The following is a post mostly written for me by the folks at UberSignal.com, who sell cell phone reception boosters. They didn’t pay me anything to post this, I just thought it was useful because this has been one of my issues with my place, hopefully you find it useful too.
Everyone has a list of “deal breakers” when searching for a new apartment. These can include from price, storage space, windows, and many times, cell phone reception. While you can’t change many of these items, poor cell phone reception is actually one which can be solved. We’ve put together a list of options for ways to improve cell phone reception and make it that much easier to find your perfect place.
1. Jump Ship
The first option is the most straightforward, and that is to switch cellular carriers. If you’re not in a contract and another carrier provides better service in your apartment, switching carriers might be the easiest way to solve your signal problem. Unfortunately, most people in the US are in multi-year contracts, which cost a pretty penny to break, so this isn’t always a great option.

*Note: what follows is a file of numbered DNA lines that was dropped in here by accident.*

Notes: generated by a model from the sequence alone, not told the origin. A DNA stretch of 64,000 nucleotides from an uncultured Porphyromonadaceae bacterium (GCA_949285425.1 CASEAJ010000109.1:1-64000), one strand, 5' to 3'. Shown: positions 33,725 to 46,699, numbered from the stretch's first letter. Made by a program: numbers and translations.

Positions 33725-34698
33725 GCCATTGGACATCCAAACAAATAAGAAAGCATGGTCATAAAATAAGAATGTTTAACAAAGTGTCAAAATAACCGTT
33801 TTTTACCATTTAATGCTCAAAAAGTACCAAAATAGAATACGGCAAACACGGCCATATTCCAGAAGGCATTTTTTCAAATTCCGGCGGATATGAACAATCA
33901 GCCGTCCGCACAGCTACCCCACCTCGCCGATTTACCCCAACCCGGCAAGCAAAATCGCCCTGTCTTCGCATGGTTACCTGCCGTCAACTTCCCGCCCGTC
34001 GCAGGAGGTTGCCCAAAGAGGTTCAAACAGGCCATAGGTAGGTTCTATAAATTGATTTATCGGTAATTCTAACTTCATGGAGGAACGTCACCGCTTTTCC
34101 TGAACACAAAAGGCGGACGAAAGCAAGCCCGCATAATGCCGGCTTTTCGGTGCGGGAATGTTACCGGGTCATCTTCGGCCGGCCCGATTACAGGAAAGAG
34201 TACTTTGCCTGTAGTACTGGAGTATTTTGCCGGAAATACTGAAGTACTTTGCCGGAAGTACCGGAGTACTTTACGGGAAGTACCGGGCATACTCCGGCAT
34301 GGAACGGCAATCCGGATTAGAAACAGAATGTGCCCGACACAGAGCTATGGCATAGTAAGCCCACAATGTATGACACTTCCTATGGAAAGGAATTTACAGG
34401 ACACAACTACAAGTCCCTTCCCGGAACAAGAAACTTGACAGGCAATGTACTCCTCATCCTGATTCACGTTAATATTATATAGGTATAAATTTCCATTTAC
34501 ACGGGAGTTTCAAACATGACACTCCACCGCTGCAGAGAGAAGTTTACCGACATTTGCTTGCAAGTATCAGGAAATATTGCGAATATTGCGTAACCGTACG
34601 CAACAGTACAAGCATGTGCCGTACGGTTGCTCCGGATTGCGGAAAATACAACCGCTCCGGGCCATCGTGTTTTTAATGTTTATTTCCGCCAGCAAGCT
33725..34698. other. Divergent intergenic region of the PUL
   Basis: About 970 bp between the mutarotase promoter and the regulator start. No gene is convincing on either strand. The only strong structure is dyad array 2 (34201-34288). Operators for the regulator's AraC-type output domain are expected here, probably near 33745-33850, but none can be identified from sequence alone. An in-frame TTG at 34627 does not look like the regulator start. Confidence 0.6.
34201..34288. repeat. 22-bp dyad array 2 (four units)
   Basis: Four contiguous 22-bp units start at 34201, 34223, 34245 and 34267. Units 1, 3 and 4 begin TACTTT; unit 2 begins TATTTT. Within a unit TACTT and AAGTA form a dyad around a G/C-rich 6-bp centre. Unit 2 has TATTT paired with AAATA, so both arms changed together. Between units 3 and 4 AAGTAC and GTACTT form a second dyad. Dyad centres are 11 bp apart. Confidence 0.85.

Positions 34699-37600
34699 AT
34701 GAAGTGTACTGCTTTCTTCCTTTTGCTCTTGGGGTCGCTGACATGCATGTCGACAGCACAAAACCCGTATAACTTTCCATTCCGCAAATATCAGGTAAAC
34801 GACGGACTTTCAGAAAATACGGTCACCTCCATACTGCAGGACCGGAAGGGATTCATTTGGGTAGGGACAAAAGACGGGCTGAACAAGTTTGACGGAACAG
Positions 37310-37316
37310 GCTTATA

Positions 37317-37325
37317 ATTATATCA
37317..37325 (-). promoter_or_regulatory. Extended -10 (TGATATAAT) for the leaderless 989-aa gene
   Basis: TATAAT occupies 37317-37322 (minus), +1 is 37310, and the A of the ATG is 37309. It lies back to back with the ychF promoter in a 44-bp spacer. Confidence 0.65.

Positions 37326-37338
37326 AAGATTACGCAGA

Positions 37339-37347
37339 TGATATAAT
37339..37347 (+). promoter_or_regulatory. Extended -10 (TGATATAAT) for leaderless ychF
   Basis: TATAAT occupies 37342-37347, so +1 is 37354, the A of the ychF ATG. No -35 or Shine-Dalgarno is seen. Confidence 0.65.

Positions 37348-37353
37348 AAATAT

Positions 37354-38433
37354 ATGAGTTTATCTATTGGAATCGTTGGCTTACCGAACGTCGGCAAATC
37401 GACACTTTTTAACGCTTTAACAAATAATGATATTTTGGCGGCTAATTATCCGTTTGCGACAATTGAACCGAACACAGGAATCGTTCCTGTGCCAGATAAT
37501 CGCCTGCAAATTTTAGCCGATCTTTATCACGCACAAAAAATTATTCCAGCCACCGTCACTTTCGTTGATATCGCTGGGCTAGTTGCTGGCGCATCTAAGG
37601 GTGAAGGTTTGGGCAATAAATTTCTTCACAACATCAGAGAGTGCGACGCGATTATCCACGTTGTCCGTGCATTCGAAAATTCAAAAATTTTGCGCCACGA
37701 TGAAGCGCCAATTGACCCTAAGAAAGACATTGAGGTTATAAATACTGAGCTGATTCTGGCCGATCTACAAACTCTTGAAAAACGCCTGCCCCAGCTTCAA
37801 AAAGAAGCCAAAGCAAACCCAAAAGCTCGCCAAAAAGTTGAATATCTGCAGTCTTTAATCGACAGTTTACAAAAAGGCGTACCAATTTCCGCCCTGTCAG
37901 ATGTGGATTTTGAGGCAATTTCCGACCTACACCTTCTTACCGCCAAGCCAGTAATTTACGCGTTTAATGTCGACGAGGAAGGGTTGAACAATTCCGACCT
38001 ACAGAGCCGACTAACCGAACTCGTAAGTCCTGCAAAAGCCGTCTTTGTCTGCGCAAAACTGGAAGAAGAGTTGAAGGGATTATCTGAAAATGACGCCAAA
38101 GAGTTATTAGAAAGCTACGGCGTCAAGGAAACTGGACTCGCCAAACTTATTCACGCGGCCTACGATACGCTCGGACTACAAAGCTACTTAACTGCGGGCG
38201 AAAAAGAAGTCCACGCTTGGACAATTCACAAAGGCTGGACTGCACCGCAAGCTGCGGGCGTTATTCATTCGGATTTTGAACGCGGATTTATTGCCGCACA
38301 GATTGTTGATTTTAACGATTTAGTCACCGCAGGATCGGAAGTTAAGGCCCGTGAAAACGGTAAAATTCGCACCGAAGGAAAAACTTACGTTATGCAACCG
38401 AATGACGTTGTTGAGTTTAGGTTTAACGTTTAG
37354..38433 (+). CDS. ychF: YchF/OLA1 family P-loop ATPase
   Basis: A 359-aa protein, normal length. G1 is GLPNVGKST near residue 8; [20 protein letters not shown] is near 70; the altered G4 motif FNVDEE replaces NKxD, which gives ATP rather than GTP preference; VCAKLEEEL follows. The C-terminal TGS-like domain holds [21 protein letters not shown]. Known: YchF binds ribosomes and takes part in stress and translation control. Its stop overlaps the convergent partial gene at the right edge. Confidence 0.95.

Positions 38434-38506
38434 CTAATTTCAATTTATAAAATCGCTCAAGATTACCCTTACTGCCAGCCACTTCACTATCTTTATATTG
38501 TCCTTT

The second option is a device which the cellular carriers sell or give away themselves, called a femtocell (also known as a microcell). A femtocell is a device that looks like a wireless router and acts like a mini cell phone tower right in your apartment. It connects to the broadband Internet connection in your apartment, and it routes all of your calls through the Internet, rather over the cell tower network. In the past, some customers with exceptionally bad reception were able to get a femtocell for free, but that happens very rarely these days. Femtocells may also help with reception problems related to cell tower congestion, rather than just signal strength issues.
A femtocell could be a great solution, but there are some downsides to be aware of. The device requires a fast and reliable Internet connection, so it won’t work if you have a slow or spotty connection. Most femtocells have a built-in GPS receiver to ensure that it’s being used in the authorized location, so you’ll often need to place the femtocell near a window to receive a GPS signal. Lastly, since femtocells are sold by your carrier, you may not qualify for one, depending on your location, proximity to neighbors, and other factors.